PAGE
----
Finally, we say to our grandchildren, “Don’t forget the importance of civic engagement. Private sector initiative, technological innovation, and community organizing are crucial, but this rapid change would not have been possible if we didn’t live in a strong democracy, where the people have voting power and the ability to effect regulatory change in our everyday lives. Remember that in 2020 Hawai‘i spent less than half of 1% of its annual state budget on agriculture; today we spend 4-5% per year on local agriculture and food system development. This change was propelled by an upwelling of public support that emerged, in part, from the mounting pressures of climate change and growing socioeconomic inequities that we faced before you were born. 

And, dear ones, that is the story of how Hawai‘i became a food system model for the world.  They said if we could do it in the most isolated place on Earth, why not in other communities.  And indeed, now other places have borrowed from our model and communities across the globe are thriving with similar change. Hawai’i has become a leader in spreading an achievable way to Malama Honua -- care for our earth.”

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Photo of Leanne Demery

Hi Dana Shapiro welcome to the Food System Vision Prize Community!

The narrative you tell regarding the history and challenges facing Hawai'i is compelling. For your Vision, I'd encourage you to tell a similar narrative of what Hawai'i would look like in 2050.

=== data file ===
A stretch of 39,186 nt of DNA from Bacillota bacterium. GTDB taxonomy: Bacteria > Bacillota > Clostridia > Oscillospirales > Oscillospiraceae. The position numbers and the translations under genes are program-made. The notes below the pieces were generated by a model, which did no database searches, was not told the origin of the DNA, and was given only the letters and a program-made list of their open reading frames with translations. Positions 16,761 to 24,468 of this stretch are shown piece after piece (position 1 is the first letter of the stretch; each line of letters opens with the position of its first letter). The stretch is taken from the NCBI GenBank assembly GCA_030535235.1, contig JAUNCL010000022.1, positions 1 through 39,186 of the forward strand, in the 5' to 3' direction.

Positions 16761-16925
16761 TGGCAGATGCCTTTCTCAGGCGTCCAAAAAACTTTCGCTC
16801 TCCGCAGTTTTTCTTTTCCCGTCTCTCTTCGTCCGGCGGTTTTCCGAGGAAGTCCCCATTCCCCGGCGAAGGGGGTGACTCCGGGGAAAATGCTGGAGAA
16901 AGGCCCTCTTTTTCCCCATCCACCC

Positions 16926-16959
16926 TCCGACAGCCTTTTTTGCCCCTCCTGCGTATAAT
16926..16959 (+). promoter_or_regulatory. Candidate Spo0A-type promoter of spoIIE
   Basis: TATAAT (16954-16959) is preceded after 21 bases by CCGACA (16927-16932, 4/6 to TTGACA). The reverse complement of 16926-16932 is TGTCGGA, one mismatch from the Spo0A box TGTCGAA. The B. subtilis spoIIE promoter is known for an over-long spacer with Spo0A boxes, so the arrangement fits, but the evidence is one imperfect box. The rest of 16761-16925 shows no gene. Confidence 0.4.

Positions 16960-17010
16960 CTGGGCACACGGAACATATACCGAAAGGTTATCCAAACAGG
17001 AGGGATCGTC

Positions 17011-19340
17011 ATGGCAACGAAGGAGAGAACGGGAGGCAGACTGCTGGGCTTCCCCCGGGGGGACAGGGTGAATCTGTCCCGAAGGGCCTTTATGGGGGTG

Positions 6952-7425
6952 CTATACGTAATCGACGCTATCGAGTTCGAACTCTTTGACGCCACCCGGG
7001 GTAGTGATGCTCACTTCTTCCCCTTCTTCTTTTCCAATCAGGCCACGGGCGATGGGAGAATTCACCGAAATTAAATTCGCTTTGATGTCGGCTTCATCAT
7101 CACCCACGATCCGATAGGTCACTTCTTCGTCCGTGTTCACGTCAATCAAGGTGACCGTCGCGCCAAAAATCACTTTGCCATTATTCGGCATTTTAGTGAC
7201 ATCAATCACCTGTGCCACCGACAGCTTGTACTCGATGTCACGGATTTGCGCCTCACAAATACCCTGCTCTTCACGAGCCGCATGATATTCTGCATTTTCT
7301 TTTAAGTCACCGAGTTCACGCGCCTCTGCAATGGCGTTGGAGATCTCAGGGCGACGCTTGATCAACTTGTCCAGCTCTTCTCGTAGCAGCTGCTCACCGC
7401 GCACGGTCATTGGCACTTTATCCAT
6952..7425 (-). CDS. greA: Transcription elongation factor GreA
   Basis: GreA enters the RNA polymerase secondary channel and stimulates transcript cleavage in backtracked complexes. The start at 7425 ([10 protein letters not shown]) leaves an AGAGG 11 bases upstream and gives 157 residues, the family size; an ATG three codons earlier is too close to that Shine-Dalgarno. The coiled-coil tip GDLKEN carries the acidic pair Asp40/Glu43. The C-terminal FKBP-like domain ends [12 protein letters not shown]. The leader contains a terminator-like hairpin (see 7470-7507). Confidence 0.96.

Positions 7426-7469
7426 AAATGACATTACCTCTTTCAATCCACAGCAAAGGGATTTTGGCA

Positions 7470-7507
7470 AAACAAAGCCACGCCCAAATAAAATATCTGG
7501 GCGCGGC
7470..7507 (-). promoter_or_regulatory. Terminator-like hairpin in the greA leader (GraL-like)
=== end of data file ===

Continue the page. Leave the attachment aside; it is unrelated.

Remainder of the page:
We've built a very comprehensive Food Vision Prize Toolkit with a lot of information, activities, and guidelines. The Toolkit will help you refine your Vision and make it systemic, human-centred and well informed for the future. How might your work today look like in 2050 if you were to upset the current trends and build a new trajectory for the future that inspires others around you to collaborate? To help you speculate what your future Vision could look like, you can find some guiding principles on Future Casting and inspiration in the Vision Prize Toolkit in Chapter 2 under Tools of Transformation.

Here is the link to the Prize Toolkit:

Also remember to have a look at the Prize criteria, which can be found here:

Have you thought about how criteria 3 - Community Informed - is represented in your Vision?

Looking forward to see your Vision come along in the next few weeks!

Photo of Dana Shapiro

Thanks Leanne - we are still working on our vision with stakeholder team and will be sure to incorporate your suggestions into our final response by the 1/31/20 deadline. Mahalo!